On his arrival in Jerusalem, Christ weeps, invokes sayings from Jeremiah against a city that “did not recognise the time of your visitation from God” (Luke 19: 41-44), and then faces up to three attempts by the authorities to entrap him, each concluding with Christ silencing his opponents (Luke 20: 1-19; 20: 20-26; and 20: 27-40), the third of which we looked at last week.

Setting the scene

The scene has been set in the verses in this chapter that immediately precede this Sunday reading. Christ is sitting by the Temple Treasury, where he watches the poor widow offer the smallest of coins (verses 1-4).

The scene does not change as he goes on to speak about the Temple, the Nation, and the looming future. But, instead of questioning him about what he has just said about this widow, which might have offered a focus for how the politics of God work, those around him, probably a wider group than just his own disciples, cannot get past the physical presence and appearance of Herod’s Temple in Jerusalem, then revered as a sign of God’s presence, even as the dwelling place of God’s sheltering protection for Israel (see Luke 13:34-35).

The coming of God’s reign

Christ is no longer facing attacks from others. Instead, he alerts his followers to the hardships they face ahead, beyond the time of his journey. But as he approached Jerusalem, Christ had declared that God’s “visitation” had come with his reign, that the very stones of the Temple would testify against those who rejected him (19: 41-44).

Now he again predicts that all the stones will be thrown down (21: 6), as one scene in the divine drama.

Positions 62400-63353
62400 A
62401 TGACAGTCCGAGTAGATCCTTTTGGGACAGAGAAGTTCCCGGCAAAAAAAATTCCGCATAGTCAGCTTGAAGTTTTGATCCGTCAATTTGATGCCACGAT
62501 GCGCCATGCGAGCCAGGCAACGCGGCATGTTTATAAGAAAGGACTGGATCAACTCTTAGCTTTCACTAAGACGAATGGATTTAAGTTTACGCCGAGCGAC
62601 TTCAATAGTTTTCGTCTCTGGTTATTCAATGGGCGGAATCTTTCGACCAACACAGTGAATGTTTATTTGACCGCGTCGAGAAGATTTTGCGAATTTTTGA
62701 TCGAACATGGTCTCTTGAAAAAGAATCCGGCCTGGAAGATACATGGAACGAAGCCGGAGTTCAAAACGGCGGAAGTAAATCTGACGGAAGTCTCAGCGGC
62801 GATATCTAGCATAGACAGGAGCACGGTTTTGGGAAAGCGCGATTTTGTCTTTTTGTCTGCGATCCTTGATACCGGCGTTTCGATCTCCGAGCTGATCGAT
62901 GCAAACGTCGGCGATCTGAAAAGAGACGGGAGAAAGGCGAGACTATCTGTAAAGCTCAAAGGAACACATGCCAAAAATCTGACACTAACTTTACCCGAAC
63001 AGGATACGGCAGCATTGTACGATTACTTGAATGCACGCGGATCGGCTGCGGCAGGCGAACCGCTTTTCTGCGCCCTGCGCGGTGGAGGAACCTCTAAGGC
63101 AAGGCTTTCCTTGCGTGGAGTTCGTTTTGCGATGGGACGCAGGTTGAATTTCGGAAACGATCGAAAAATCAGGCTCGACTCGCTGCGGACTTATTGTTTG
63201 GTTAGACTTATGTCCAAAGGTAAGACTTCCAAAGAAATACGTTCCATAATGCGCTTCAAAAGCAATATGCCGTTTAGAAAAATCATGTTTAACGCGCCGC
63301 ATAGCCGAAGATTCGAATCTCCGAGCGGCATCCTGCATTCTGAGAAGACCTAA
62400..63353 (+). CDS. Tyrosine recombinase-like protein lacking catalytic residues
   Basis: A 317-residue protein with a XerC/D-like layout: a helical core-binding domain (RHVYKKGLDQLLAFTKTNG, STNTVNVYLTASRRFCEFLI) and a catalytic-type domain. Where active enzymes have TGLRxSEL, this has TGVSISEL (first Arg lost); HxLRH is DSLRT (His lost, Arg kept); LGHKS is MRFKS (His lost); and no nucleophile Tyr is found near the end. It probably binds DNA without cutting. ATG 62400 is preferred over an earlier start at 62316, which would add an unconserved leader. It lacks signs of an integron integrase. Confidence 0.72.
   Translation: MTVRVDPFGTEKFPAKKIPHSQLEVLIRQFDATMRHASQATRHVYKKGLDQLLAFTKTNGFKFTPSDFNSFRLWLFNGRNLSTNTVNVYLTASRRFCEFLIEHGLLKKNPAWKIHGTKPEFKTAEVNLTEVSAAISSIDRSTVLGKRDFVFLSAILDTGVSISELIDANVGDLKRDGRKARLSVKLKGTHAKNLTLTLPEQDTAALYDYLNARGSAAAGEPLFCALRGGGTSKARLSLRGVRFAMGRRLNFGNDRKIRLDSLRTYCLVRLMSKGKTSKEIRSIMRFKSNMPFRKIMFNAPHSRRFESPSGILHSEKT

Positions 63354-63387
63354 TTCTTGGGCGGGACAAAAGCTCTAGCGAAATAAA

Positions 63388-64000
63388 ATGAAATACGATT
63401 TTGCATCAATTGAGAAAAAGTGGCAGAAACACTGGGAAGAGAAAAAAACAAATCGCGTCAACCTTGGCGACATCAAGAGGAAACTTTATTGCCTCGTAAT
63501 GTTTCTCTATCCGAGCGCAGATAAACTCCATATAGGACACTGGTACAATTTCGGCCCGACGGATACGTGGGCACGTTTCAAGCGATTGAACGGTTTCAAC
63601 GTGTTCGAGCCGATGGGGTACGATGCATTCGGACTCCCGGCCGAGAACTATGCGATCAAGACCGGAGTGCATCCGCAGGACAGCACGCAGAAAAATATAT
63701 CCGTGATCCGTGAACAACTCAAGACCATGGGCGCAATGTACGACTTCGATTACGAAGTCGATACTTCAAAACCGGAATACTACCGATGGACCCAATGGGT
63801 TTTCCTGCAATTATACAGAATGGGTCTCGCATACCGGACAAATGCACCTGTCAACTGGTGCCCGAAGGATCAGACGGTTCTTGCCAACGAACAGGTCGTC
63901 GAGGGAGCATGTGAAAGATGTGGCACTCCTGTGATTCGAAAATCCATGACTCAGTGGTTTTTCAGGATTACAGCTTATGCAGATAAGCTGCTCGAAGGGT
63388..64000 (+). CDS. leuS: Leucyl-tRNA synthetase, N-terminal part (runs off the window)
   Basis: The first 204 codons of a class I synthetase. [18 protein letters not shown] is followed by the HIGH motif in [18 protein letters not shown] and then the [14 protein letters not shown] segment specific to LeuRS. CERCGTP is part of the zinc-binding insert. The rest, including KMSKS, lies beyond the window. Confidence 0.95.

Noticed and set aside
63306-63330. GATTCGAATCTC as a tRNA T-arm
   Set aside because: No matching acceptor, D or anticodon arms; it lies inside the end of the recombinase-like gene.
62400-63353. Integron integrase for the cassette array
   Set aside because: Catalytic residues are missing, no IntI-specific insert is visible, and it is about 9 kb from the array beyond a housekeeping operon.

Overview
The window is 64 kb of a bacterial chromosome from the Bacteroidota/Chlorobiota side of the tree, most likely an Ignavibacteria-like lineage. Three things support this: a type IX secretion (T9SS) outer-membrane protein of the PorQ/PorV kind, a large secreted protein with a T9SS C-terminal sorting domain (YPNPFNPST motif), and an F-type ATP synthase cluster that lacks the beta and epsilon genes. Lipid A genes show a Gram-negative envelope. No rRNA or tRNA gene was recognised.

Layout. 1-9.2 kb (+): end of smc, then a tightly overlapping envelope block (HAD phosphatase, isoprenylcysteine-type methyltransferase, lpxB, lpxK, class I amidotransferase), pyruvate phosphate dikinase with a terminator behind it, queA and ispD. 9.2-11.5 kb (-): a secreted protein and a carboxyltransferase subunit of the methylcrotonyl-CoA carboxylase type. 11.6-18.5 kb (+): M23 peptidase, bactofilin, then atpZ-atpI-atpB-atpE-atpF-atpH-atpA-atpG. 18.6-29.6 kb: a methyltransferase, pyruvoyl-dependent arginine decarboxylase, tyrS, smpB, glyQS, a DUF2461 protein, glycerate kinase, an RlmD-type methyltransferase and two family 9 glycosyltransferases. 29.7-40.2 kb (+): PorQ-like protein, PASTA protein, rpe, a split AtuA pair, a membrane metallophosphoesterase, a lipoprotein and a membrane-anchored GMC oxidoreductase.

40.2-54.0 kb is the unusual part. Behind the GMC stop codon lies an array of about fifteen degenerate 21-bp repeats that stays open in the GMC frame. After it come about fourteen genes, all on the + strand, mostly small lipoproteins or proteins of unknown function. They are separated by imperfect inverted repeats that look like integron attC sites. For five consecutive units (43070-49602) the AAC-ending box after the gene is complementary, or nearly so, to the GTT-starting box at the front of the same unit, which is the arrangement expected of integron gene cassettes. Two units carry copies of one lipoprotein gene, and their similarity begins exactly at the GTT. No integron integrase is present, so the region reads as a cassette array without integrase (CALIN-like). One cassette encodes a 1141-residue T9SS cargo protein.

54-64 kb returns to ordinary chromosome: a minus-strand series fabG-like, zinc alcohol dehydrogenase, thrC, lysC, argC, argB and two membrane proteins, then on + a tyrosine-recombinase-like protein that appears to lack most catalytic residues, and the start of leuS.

A web of prophetic citations is woven through these verses. These include words and phrases from Jeremiah 4, 7, 14, and 21; Isaiah 19; and Ezekiel 14 and 38. Maybe we could say that Christ, like the prophets before him, was not very original in what he said. But there is still the question: how faithfully did these prophetic words and warnings of destruction speak to the people of the time, to the people who heard Christ speak?

But Christ also differentiates his teaching from the teaching of the false prophets, who also quoted the ancient words of God. While announcing the coming judgment, Christ cautions against following prophets who claim to know God’s timetable, even invoking Christ’s own name.

The account in this chapter of Christ’s words could be compared with Mark 13, and its intensity of the coming “tribulation.” Or we might go back to Luke 17: 22-37 which also reminds us that Christ’s death is an integral part of God’s timetable: “But first he must endure much suffering and be rejected by this generation” (17: 25). Luke’s longer account of Christ’s discourse (21: 5-36) assures his readers they are experiencing not “the end” … but the period of “tribulations” or “persecutions” through which believers will enter the kingdom (see Acts 14: 22).

And so, Saint Luke’s account of Christ’s speech does not provide yet another programme or timetable to predict the working out of God’s plan, down to the last second. The prophets and Christ teach us that the struggles in history and in disturbances in nature are more than accidental. They remind us that God triumphed over chaos in creating the natural world, and yet both human and supra-historical forces are still contending for the earth. Christ’s followers are aware, therefore, that his death and resurrection is God’s ultimate act in a struggle of cosmic proportions. Only the final outcome is sure.

The gift and strength of endurance

As the Apostle Paul testifies: “We know that the whole creation has been groaning in labour pains until now; and not only the creation, be we ourselves, who have the first fruits of the Spirit, groan inwardly while we wait for adoption, the redemption of our bodies” (Romans 8: 22-23).

The hope to which Christ testifies in this passage, therefore, is no trivial denial of the struggles, the pain and agony of human life, or the catastrophic forces of nature. These are real, and the prophets of old have interpreted such devastations as the context of God’s saving work. Christ joins this chorus, bringing it close to the concrete realities of early Christians. But he says: “This will give you an opportunity to testify” (verse 13) and “By your endurance you will gain your souls” (verse 19).

The “opportunity to testify” does not require Christ’s followers to know every answer to the question: “Why do bad things happen to good people.”